Morgan Brown is a second-generation Nigerian-American woman from California, but now calls San Antonio home. She earned her B.S. in public health and psychology minor from Texas A&M University. Prior to entering LBJ, Morgan interned with her local health department and the Texas Department of State Health Services. She is currently working as a research coordinator with UT Health Science Center on a clinical trial to help develop a vaccine for COVID-19. Brown is interested in developing policies that will improve health outcomes, increase equity and economic mobility.

I chose LBJ because I knew I would be in an environment that would introduce me to new people and opportunities, challenge my perspectives, and most importantly help me gain a deeper understanding of policy and the way it intersects with race and health outcomes.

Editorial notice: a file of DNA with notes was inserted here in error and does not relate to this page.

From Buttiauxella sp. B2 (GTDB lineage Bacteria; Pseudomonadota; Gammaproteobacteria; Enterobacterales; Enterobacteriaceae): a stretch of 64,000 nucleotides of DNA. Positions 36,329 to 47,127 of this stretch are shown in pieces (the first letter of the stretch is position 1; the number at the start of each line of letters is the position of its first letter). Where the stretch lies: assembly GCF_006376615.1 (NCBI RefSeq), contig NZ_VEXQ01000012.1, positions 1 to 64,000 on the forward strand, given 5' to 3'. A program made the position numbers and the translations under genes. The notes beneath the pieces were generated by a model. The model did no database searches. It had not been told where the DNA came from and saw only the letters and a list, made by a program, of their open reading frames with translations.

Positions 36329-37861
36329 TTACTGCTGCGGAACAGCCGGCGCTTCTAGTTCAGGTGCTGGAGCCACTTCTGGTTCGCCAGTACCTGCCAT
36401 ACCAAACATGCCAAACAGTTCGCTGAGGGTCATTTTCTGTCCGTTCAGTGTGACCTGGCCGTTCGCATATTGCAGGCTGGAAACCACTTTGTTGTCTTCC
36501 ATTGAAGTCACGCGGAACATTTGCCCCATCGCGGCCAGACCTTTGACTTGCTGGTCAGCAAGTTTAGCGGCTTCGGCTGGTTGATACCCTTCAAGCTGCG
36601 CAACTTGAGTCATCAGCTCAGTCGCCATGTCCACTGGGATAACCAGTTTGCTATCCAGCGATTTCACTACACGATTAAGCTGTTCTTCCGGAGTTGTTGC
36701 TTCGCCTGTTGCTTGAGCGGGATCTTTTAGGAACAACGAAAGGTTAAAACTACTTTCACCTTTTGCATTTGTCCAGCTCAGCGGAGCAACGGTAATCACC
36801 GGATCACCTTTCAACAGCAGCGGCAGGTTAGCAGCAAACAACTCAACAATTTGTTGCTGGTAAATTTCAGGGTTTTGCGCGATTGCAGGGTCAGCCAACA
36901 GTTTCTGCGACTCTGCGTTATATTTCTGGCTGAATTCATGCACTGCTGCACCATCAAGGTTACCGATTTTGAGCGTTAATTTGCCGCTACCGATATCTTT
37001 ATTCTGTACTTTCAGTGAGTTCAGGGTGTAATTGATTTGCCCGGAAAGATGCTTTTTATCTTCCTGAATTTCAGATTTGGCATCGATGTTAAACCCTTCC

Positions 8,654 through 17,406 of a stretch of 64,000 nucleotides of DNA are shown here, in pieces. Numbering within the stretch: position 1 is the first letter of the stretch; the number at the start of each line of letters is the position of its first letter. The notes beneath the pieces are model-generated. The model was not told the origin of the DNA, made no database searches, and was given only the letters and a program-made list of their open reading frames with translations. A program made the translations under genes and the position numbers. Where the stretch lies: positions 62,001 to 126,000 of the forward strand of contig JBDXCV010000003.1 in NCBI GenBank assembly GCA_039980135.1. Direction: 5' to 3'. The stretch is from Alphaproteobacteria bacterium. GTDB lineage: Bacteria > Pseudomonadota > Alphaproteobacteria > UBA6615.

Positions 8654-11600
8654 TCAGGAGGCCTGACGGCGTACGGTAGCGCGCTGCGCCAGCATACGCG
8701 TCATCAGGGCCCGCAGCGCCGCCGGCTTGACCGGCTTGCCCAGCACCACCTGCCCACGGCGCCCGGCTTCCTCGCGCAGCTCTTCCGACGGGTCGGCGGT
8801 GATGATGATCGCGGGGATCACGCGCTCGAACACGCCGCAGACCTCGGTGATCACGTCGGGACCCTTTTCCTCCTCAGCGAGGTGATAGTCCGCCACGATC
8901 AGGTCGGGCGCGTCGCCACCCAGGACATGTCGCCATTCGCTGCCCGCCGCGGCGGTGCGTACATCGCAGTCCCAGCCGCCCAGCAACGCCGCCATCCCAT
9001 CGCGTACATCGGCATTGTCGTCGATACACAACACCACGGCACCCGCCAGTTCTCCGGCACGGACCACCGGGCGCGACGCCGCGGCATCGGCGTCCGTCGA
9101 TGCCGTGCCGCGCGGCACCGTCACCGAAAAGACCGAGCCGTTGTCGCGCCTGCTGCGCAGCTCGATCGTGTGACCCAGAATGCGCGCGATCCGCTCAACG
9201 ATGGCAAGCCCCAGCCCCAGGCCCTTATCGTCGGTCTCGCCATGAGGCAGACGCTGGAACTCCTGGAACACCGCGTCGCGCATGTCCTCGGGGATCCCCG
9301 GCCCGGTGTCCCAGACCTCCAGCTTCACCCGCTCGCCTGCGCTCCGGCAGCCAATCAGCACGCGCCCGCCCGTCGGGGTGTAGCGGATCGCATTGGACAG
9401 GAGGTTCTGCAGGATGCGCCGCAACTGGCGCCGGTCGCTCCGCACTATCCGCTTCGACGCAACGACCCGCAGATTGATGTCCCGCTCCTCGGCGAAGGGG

Although summer programming looked a bit different for our cohort, I was able to gain valuable insight from faculty about their specialties and learn from my peers about what to expect as an incoming student. I was a bit apprehensive as to what life would be like as a dual-degree student, but everyone was very forthcoming and helpful during this process. I am excited to learn and grow with these students these next couple of years and know these are connections and friendships that will last a lifetime.

 

Eric Bustos, Master of Public Affairs – DC Concentration

LBJ MPAff-DC student Eric Bustos

Policy area: Urban policy and strategies